Page Banner

United States Department of Agriculture

Agricultural Research Service

Research Project: DAIRY MANAGEMENT PRACTICES AND THE TRANSMISSION OF ZOONOTIC PATHOGENS IN MILK Title: Tracking Zoonotic Pathogens in Dairy Production Chains

Authors
item Van Kessel, Jo Ann
item Santin-Duran, Monica
item Karns, Jeffrey
item Schukken, Ynte -

Submitted to: Tracing Pathogens in the Food Chain
Publication Type: Book / Chapter
Publication Acceptance Date: March 26, 2010
Publication Date: December 10, 2010
Citation: Van Kessel, J.S., Santin, M., Karns, J.S., Schukken, Y. 2010. Tracking Zoonotic Pathogens in Dairy Production Chains. In: Brul, S., Fratamico, P.M., and McMeekin, T.A., editors. Tracing Pathogens in the Food Chain. Philadelphia, PA: Woodhead Publishing. p. 503-526.

Interpretive Summary: Dairy farming is a highly productive system producing ample amounts of high-quality milk and meat from fewer cows on less land on fewer, but larger, farms. Despite this consolidation and modernization, zoonotic pathogenic bacteria and protozoans remain problems on the modern dairy farm. Although pasteurization has greatly reduced illness due to contaminated dairy products, post-processing contamination and a consumption of contaminated raw milk continue to cause outbreaks of gastrointestinal illness. Recent detection and characterization methods have shown the relationships between pathogens from cow feces and the surrounding environment and those contaminating milk and meat; however, control of these pathogens on the farm remains difficult.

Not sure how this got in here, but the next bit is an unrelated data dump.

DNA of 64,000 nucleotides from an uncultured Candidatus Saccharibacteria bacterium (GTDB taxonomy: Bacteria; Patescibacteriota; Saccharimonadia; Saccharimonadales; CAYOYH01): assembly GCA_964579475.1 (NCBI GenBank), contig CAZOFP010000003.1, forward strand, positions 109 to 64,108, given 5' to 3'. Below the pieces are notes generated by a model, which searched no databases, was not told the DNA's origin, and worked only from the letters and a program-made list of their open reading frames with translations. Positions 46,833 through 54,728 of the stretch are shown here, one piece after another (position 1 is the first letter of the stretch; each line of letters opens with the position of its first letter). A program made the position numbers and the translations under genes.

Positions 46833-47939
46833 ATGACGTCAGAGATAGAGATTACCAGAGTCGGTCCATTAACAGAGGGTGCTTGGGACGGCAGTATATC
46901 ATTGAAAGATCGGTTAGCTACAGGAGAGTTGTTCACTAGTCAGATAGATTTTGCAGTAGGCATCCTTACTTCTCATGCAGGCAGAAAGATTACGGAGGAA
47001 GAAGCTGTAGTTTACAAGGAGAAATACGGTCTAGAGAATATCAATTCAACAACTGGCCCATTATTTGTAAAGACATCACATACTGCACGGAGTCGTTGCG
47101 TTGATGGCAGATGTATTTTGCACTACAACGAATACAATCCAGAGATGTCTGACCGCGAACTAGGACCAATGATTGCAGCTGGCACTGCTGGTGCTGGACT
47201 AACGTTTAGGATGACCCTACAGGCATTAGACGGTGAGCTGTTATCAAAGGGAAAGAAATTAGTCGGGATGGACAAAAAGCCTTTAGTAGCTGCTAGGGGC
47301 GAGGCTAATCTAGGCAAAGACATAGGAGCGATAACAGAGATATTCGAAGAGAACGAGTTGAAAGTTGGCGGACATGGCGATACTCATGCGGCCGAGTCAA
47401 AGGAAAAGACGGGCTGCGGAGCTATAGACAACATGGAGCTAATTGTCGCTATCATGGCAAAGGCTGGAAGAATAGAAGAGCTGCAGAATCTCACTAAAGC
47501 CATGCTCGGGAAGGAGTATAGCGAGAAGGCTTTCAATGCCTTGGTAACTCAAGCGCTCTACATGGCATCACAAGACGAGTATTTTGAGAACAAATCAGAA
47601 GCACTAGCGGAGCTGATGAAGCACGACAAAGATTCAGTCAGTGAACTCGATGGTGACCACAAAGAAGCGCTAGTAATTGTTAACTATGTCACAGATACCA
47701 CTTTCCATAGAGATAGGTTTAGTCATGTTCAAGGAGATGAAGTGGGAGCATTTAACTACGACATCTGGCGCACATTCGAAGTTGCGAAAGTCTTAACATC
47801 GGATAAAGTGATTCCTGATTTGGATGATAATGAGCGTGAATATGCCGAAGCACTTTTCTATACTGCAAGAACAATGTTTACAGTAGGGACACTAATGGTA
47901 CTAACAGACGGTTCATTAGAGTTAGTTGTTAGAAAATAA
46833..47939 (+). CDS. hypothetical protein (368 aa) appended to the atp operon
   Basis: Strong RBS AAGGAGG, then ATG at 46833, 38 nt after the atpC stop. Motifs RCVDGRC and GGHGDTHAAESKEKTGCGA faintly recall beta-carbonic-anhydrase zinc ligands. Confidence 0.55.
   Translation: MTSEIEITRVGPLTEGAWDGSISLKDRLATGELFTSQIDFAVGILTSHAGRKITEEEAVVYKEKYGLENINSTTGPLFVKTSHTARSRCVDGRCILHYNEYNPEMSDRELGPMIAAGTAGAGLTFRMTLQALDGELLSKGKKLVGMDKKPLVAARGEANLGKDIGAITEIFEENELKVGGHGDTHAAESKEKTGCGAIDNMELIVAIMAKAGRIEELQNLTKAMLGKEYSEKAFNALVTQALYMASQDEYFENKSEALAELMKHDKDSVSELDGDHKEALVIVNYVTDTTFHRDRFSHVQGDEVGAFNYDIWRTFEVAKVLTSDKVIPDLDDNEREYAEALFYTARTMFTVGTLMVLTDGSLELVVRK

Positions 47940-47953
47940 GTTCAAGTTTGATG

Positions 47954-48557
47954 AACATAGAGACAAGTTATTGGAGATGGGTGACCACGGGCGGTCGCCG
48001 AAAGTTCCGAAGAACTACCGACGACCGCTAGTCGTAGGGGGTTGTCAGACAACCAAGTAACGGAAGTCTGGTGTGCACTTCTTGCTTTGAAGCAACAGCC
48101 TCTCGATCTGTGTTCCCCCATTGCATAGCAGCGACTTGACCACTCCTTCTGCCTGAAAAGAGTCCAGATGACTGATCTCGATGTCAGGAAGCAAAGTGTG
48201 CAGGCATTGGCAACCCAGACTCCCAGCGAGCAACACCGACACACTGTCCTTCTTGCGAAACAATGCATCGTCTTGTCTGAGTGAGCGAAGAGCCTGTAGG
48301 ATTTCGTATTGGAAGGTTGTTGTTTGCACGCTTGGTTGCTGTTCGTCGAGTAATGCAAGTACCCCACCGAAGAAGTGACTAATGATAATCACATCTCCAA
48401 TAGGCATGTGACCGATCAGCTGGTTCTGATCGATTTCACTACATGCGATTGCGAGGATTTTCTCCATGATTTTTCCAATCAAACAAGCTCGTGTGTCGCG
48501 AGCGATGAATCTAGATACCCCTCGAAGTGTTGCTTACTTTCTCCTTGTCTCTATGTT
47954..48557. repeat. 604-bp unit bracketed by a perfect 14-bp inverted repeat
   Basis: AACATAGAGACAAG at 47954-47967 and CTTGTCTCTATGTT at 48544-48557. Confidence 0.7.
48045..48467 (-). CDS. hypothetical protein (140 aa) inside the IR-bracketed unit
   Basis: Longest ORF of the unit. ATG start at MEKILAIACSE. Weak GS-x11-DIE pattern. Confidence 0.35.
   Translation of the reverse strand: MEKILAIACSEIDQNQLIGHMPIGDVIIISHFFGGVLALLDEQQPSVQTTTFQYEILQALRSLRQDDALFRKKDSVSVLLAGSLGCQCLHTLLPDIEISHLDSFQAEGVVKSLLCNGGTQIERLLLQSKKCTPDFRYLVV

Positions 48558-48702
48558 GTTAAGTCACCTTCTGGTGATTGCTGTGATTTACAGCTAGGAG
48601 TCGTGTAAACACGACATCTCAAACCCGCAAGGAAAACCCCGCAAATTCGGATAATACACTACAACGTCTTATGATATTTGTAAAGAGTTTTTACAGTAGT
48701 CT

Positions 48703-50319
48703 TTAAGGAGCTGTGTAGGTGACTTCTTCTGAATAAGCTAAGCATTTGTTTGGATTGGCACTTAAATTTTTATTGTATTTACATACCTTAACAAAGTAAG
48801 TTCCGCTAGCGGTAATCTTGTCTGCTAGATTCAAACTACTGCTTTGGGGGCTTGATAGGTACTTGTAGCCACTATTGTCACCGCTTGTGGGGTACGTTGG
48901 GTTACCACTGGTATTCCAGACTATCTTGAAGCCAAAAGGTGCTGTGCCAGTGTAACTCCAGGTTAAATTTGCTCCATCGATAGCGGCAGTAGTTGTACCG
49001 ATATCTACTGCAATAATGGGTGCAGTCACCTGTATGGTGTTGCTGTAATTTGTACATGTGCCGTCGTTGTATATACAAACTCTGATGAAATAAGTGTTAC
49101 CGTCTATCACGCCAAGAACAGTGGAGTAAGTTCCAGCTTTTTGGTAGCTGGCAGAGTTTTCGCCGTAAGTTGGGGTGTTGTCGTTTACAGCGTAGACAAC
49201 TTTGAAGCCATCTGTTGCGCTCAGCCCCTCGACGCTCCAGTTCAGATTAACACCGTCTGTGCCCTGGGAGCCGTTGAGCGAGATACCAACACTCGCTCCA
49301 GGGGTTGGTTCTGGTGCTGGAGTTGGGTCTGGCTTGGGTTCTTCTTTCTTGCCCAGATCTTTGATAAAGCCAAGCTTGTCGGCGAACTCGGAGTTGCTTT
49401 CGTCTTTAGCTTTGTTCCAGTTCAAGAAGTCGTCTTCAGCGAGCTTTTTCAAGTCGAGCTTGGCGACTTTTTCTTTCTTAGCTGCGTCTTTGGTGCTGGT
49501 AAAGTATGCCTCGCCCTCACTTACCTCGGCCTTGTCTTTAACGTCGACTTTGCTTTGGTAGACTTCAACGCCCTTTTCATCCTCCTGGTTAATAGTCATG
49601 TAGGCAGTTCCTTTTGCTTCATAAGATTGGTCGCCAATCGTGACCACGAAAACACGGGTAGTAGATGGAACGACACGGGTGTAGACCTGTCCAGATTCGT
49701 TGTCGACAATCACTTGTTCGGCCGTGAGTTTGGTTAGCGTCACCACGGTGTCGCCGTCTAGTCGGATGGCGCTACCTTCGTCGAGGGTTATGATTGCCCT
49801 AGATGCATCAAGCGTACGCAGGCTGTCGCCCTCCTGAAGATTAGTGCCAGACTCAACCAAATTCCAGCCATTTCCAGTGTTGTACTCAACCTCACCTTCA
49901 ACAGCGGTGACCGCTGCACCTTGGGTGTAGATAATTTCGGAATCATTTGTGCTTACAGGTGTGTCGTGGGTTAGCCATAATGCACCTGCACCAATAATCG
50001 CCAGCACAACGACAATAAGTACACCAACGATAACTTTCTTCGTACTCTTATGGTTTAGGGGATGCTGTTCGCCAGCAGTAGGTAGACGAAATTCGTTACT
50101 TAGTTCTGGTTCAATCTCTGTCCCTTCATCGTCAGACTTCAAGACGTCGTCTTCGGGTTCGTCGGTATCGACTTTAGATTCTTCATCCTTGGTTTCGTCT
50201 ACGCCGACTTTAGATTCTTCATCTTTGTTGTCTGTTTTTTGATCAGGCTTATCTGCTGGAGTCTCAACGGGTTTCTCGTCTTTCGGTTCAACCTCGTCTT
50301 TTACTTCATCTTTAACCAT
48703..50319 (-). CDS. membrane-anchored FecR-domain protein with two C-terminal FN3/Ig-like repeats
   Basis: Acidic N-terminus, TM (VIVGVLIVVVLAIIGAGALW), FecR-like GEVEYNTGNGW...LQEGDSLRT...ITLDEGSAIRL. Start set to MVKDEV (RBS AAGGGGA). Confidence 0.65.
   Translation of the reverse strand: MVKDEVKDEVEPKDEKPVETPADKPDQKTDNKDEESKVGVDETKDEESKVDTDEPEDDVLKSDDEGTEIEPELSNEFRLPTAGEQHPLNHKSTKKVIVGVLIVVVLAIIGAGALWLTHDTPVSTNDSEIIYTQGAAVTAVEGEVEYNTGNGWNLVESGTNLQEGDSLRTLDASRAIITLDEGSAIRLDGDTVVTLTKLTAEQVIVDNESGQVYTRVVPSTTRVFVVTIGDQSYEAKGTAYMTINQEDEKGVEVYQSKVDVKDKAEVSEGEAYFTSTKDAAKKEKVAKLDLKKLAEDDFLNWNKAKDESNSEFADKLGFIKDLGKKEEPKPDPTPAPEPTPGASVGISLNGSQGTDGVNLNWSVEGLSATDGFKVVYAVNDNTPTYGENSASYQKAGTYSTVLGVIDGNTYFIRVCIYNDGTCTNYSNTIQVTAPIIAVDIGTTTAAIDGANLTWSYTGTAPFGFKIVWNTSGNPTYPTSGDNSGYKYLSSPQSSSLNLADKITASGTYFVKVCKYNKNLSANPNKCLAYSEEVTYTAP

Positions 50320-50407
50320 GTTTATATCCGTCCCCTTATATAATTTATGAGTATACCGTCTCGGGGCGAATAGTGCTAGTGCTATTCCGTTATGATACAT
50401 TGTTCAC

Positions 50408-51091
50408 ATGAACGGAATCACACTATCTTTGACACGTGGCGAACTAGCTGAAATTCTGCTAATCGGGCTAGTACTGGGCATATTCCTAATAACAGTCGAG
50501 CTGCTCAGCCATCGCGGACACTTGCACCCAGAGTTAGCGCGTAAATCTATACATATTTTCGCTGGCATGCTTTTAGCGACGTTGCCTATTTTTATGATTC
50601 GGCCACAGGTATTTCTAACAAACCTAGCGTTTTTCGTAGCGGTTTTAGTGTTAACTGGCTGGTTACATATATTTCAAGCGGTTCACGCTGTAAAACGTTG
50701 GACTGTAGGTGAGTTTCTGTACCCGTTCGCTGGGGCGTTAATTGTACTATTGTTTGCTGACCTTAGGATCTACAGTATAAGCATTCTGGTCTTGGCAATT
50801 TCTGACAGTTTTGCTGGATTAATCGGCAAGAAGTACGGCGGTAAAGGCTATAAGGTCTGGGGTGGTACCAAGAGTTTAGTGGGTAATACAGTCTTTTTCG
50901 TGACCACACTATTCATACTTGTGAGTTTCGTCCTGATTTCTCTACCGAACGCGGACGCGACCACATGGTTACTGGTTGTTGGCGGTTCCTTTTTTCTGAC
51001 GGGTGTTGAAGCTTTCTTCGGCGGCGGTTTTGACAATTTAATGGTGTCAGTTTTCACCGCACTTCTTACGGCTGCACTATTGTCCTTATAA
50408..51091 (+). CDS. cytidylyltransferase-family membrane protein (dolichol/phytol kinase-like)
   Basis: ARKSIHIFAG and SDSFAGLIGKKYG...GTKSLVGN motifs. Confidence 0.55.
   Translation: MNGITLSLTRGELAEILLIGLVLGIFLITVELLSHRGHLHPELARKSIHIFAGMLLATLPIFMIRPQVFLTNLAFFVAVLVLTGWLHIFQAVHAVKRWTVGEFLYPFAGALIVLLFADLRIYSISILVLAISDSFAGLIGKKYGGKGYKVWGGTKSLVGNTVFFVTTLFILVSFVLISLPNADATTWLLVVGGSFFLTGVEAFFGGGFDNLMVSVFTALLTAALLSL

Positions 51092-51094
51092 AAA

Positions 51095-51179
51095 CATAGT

Technical Abstract: Dairy farming is a highly productive system producing ample amounts of high-quality milk and meat from fewer cows on less land on fewer, but larger, farms. Despite this consolidation and modernization zoonotic pathogenic bacteria and protozoans remain problems on the modern dairy farm. Although pasteurization has greatly reduced illness due to contaminated dairy products, post-processing contamination and an apparent increase in the consumption of raw milk, raw milk products, and meat from dairy cows continues to cause outbreaks of gastrointestinal illness. Recent detection and characterization methods have shown the relationships between pathogens from cow feces and the surrounding environment and those contaminating milk and meat however, control of these pathogens on the farm remains difficult.

Last Modified: 9/1/2014
Footer Content Back to Top of Page